Developing a Company Security Policy

Resources generally differ depending upon the industry in which a business operates. Some have certain raw materials, like platinum or selenium, that define how much they can produce and what they’re capable of. Others focus more on intangible forces, such as the reputation they’ve acquired or the relationships they maintain with their customers. However, the modern business world is increasingly emphasizing a universal resource – information.As recently as ten years ago, most companies that weren’t national corporations couldn’t afford to accumulate massive stores of data. Besides the fact this sort of resource wasn’t exactly cheap to save, there weren’t really tools or mechanisms in place for making effective use of them. However, the rise of enterprise resource planning technology and other kinds of business software has given companies of any size access to all-powerful information.

Unfortunately, information is only all-powerful when it’s exclusive and accurate. That’s why it’s troubling to realize, according to a Fellowe’s workplace data security report, only 62 percent of enterprises have a data security policy in place. In addition to opening the door to legal troubles and lawsuits, this devalues all of the hard work that staff members have put into enterprise resource planning records. Here are some obvious and simple changes companies can make to ensure their informational supplies don’t spoil or leak.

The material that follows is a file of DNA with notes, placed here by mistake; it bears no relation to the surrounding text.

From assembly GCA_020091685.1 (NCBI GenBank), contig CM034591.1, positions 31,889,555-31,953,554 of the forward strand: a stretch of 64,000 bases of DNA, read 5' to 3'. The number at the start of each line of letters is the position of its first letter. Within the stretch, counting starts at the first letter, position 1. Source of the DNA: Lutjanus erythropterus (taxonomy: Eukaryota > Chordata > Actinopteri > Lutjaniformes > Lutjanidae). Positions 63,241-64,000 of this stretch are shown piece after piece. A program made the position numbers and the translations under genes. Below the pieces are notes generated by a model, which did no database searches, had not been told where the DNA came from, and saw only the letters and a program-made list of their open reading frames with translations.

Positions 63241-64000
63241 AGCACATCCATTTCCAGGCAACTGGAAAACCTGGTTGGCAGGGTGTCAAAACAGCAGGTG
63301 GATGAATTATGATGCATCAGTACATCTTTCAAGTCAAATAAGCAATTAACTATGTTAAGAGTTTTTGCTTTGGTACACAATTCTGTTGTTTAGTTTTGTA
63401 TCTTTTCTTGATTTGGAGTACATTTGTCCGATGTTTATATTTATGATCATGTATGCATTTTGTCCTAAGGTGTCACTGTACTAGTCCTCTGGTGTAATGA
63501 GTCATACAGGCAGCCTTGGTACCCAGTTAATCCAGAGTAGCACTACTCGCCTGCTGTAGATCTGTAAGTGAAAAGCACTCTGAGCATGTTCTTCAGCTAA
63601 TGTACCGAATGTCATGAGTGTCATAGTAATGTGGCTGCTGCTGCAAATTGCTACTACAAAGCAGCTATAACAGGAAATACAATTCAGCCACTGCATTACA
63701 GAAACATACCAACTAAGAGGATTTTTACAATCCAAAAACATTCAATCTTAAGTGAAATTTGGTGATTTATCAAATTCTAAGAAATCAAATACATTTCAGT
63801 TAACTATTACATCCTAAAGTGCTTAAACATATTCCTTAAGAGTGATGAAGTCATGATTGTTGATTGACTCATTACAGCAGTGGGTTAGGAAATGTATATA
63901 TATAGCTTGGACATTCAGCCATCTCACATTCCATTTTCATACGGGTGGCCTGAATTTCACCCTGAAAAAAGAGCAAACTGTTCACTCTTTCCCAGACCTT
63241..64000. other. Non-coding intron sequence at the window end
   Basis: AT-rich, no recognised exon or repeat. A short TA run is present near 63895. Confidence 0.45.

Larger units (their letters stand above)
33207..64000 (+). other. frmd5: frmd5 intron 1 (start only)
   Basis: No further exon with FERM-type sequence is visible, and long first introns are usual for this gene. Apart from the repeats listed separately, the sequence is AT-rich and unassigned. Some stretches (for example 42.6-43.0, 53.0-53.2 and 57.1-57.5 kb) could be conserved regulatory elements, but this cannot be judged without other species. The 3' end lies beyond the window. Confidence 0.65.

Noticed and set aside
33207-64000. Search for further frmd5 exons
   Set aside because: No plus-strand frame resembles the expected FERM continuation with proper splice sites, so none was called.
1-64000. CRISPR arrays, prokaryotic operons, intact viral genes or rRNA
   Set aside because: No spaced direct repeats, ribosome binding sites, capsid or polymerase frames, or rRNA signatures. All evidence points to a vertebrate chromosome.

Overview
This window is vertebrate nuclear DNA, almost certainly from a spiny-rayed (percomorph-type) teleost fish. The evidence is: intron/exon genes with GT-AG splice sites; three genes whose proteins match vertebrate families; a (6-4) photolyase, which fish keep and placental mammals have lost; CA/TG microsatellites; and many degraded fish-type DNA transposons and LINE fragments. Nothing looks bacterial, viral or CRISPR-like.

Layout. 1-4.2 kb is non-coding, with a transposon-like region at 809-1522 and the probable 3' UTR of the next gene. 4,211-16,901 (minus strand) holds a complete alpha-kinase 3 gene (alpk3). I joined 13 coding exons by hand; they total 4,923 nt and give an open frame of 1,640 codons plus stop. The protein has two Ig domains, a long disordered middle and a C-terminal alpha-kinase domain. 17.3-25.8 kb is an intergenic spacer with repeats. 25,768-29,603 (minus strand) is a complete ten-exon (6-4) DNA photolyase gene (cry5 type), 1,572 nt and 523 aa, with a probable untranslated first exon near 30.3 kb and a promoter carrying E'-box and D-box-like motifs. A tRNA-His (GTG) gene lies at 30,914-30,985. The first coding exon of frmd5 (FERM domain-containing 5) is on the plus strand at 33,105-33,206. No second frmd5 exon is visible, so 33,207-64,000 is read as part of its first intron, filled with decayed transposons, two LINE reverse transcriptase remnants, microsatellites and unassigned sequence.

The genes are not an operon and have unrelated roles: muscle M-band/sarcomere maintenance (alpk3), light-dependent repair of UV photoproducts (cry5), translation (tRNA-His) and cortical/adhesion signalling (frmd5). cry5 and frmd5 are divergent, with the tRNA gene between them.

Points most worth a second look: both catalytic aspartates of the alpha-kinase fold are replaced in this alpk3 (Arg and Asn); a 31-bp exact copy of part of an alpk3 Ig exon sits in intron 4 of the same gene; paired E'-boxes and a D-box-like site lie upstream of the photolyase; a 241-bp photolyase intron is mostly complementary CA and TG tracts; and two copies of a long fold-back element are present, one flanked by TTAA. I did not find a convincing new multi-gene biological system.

• Computer locking. Most devices can be modified to require passwords to access. This is the simplest form of security and makes sure that only qualified staff members have access to important information. There isn’t necessarily a danger personnel will intentionally leak data. However, it is possible for a worker to inadvertently share or release figures or reports that weren’t meant for wider distribution.
  • Paper control. Most companies that have begun using enterprise resource planning and other business software solutions are probably on their way to becoming paperless organizations if they haven’t gotten to that point already. However, it can be convenient to have paper versions of some documents from time to time. Carefully restrict how printing is accomplished and what should be done with paper records. Shredders and password-protected printers are useful for this.
  • Firewalls. There are two kinds of online security threats companies should be wary of – indiscriminate damage caused by viruses and intentional theft by malicious users. Both of these forces can be easily thwarted using a reliable firewall, but many companies don’t take this simple and efficient step. Be sure to discuss firewall installation with your software vendor when you’re implementing suite of applications in your software.

If you’d like information on paperless document management solutions contact us about solutions that integrate directly with your ERP system.

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